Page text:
How to Scope your game

I saw a video from the Extra credits channel on “How to start your game development” the other day, and it inspired me to write about it, showing my  own point of view on the matter.

An important aspect when making a game, in my experience, would be to define the Scope of your game project. And by this, i mean to limit the features and functionalities that your game will have.

Why? Because ambitious games takes a long time to complete. And this may lead to abandoning the development of your game because the lack of resources.

I’ve read several times about developers that simply stopped or cancelled their games production due to the lack of money, time or just because the game grow so much that it become practically impossible to finish it. Remember this: Projects with smaller scopes are easier to polish and complete. And since the last 10% of completing any tasks requires about a 80% from the total effort. It’s a nice practice to keep things simple.

Think for a moment. On the number of people that was involved in the development of a relatively small game as Mega Man. It was just a jump and shot game (looking quickly at it).

Back then “The Mega Man Team” was comprised of about 20 people. they worked on Mega-Man 2 around 20 hours a day, for severals months. That’s about 50,000 hours of man power.

For a regular lone indie developer it would be impossible to finish a project this big.  Even with the faster computers and high-level languages that exists now.  So, if you manage to make a simple game, for example… like a jumping box. Consider your game a big achievement.

Even Medium-Size games like Mega-Man took a lot of resources, people and time to produce


Based on these facts. My advice would be to Scope your project. Reduce it to the minimum possible spectrum of functions and features without loosing it’s basic idea. Fortunately you can always add additional features in the future.

When i was working on my first big game Elliot Quest i had to drop many ideas to make the game smaller. But later i was able to adde new ones. I discovered during the development that a game a is like a living being. It evolves you can change things on the way. Theres no need to stick to the plan. So it takes me to an important conclusion:  Don’t make a Game Design Document. Those things are worthless. Instead, write random ideas on paper and start working on the computer and see what happens. And keep the game simple from the begining, you will be adding functionality as needed.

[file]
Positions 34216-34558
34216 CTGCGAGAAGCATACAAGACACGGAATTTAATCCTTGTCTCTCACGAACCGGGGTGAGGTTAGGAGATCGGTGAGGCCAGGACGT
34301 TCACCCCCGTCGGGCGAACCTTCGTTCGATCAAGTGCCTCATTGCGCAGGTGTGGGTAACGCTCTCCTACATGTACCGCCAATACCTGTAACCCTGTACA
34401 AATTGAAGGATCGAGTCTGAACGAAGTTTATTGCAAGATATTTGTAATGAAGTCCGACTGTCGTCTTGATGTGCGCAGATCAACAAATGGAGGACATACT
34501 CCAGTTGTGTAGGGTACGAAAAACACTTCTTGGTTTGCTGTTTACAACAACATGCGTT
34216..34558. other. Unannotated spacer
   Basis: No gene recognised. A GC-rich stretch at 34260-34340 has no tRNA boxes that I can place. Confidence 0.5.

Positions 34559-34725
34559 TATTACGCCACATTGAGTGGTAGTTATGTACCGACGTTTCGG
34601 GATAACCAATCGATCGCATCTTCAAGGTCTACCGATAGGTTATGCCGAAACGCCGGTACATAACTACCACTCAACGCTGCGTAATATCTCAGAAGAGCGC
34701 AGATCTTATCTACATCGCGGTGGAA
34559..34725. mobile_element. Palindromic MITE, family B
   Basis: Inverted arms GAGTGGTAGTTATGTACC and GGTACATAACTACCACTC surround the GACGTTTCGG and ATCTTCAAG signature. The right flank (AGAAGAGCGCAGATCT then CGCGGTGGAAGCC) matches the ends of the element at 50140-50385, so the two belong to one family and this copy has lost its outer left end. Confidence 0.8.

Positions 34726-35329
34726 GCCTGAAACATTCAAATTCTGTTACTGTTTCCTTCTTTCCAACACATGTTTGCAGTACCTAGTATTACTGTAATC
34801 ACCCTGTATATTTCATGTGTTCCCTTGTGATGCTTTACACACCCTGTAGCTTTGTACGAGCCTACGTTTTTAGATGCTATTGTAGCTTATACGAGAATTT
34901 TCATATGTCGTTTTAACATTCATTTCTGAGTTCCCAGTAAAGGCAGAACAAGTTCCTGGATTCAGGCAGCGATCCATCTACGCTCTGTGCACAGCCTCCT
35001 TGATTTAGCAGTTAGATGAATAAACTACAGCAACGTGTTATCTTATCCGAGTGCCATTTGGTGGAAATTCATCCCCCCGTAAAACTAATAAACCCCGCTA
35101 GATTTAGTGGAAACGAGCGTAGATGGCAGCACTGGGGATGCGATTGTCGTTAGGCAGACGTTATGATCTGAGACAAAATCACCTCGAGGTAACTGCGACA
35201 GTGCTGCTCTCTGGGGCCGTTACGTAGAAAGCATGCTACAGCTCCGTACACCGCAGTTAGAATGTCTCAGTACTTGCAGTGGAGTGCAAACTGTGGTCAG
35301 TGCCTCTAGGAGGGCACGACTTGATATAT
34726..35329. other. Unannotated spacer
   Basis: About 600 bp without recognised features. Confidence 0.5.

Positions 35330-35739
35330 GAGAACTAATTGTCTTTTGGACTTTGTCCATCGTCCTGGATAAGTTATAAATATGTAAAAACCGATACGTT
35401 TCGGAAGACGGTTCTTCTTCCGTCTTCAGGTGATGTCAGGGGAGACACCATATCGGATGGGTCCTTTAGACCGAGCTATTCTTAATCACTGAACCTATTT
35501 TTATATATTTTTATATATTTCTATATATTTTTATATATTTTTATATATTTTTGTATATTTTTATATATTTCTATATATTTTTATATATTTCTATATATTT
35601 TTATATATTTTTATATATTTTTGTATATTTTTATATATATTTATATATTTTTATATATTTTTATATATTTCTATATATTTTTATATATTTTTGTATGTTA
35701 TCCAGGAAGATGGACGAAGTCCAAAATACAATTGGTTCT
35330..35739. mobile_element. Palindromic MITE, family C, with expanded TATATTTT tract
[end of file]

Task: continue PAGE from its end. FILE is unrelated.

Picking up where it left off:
Another advice.use your time wisely — Do the creative work while taking a long shower. Make doodles on newspapers or whatever while traveling on the bus. Play other’s games! Copy and steal ideas from others. Make new ones from the ideas you stole. Keep everything in your head and some papers.

Elliot Quest Overworld is an island because i wanted to limit the world


Here’s a quick list of things that helped me to design my game Elliot Quest using a small Scope:

  • Start small. Scope your game to the smaller frame time and stick with the less features possible. You can always add more features later.
  • When using a big framework/engine like Unity3D. Resist the urge to use every feature the engine can offer. Stay with a low profile whenever possible. Use only the basic features even if that means making just a jumping box.
  • Drop and let go. What is not working on your game, should be discarded. It’s better to have wasted a few working hours than spoiling the whole game with useless and conflicting parts.
  • Take your time–don’t rush things. Do the intellectual and creative work wile doing passive activities. So when you are in front of the computer you will know exactly how to proceed and this will save you time.
  • Don’t let ignorant the people affect your moral with bad feedback. Most of the players “non-developers” will tend to compare your game with AAA games. Just Ignore those commentaries!
  • And most important. Be realistic. You are making a game by yourself [Applauses]. Don’t expect to create the next Final Fantasy or Fall Out, you’ll never do, at least no as a single indie developer. Know your limitations and use them to your favour.


Working on your game with a smaller scope will allow you to stay in control of your project. Limitations are your best friends, they will trigger your creativity and imagination. And that traduces to make better games.

Additionally don’t stick to a rigorous plan, instead be flexible like water. Change whenever is needed, and frequently. Theres nothing bad about changing your mind or going a few steps back.

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  • Jairo Acosta

    thanks brother, im a fan of elliot quest, love the art.

    what do you say when it comes to sacrificing, family time and going out when working on an indie game? do you feel as these things have to be done?

    • ansimuz

      Thanks for the compliments. In my ow experience i had to made those sacrifices in order to release the game faster but they are not mandatory.

  • Joel Cuellar

    Great Article!

  • Gage Peterson

    Great words of advice from someone that has been there. Thanks for sharing!

  • Ragestar Games

    Hi it’s Asmar Hussain, Thanks for the article, It was wonderful great job. I am a games developer and a student at College, and working on a big project for the new upcoming game KITT: Back 2 The Future. A game based on the TV Series. The game is to be 3D Open World with realism in racing and action. Please do give me some ideas.